Ferry revealed that almost 20 out of the 90 ISPs went out of business last year.

Local ISPs now realize that without a significant market share in the corporate segment, their survival will be moot. Telkomnet's solid, nationwide infrastructure is also a stumbling stone.

"This year, next to corporations, we will also focus our marketing on customers who have a different attitude and lifestyle, like those who use the Internet on the go, not only at home," said Sugiharto.

In line with this strategy, CBN has opened Internet hotspots in some cafes and hotels, for example at Plaza Indonesia, Plaza Senayan and Cilandak Town Square.

The company is also working with cellular phone service providers to provide the latest, third-generation (3G) Internet services. Sugiharto said CBN has successfully concluded the trial phase of the advanced system and plans to launch the CBN Mobile service in the next two or three months.

While a number of ISPs are expected to enter the lucrative and fast-growing corporate market, PT Supra Primatama Nusantara (Biznet), with offices in Jakarta and Bali, is one provider that has succeeded in tapping both medium- and large-scale enterprises.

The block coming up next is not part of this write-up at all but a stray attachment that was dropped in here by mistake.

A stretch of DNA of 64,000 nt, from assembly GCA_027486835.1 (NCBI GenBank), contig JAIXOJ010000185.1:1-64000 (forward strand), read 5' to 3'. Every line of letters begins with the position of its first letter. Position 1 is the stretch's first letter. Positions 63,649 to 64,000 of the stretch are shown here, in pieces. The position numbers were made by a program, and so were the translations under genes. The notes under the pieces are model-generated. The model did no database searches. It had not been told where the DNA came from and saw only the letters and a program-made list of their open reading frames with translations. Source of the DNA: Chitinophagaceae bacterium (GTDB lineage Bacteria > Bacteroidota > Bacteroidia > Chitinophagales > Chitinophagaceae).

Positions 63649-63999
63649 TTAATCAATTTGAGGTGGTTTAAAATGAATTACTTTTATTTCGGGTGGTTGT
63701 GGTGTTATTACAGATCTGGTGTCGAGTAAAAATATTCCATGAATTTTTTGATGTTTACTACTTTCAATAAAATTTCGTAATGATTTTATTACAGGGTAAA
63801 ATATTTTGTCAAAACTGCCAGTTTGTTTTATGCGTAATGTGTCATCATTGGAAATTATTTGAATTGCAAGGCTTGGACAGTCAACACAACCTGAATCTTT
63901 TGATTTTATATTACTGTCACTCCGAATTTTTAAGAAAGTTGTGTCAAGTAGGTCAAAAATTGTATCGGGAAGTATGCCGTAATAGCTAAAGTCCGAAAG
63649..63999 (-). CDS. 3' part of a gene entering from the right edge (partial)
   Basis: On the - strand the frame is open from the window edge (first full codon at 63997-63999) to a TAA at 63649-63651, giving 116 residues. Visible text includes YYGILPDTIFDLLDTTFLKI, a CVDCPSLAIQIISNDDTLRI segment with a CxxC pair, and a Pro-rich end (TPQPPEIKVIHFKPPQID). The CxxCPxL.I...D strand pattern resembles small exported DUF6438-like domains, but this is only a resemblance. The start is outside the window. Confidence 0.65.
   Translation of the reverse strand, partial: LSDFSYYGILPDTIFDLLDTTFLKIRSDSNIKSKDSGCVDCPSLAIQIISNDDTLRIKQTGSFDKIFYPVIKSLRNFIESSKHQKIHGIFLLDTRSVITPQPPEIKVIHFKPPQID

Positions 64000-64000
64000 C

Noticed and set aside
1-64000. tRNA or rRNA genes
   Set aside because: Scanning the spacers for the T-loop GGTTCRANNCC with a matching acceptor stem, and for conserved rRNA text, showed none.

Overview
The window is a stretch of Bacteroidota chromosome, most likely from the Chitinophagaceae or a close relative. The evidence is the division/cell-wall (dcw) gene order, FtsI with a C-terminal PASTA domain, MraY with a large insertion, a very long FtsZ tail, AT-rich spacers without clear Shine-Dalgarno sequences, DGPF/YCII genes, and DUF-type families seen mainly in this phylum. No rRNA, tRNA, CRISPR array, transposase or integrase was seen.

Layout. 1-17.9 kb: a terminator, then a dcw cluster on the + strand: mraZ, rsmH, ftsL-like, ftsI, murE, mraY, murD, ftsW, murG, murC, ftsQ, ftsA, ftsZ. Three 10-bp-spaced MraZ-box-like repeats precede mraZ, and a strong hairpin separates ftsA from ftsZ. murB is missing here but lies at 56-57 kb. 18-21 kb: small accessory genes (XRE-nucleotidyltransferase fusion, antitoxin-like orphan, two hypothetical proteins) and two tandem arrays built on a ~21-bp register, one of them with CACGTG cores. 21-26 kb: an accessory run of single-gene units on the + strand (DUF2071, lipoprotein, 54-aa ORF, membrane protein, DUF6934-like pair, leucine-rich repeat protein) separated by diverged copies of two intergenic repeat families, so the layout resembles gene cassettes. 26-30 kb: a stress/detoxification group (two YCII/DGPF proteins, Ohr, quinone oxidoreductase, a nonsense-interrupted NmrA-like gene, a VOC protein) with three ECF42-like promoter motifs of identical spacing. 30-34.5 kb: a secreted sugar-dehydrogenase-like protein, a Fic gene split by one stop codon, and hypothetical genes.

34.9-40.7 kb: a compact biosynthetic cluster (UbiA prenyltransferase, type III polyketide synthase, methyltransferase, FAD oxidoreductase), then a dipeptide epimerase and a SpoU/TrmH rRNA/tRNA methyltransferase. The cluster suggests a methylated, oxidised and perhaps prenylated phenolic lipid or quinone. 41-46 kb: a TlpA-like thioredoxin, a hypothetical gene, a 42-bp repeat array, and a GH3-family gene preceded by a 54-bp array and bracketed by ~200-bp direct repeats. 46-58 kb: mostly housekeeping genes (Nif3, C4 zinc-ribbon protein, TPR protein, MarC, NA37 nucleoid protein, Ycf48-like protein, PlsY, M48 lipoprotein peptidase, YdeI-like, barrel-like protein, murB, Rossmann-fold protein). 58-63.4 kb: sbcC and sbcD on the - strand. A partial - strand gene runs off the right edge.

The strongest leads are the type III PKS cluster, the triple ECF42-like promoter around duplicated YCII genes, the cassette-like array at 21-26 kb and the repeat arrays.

"It does not mean that we do not welcome residential customers, but we are concentrating more of our efforts on this niche market. It is small, but the turnover from even a few companies means large revenue," said Biznet president director Adi Kusma.

Like CBN, Biznet has also established hotspots featuring broadband wireless facilities in various locations. Early this year, the company opened hotspots at 11 Starbucks outlets.

"Frankly, I was surprised to find out recently that so many professionals here lead an extremely mobile lifestyle. They carry notebook computers everywhere and can work almost anywhere, even in crowded places like cafes. That is why I believe targeting them is the right marketing strategy," said Adi.

Fighting for a large slice of the corporate or modern lifestyle niche is not easy, however, as each provider arms itself with the most advanced technology to offer superior features and services to try and beat out its competitors.

For example, PT Circleonecom is another professional player with a focus and strategy similar to Biznet's.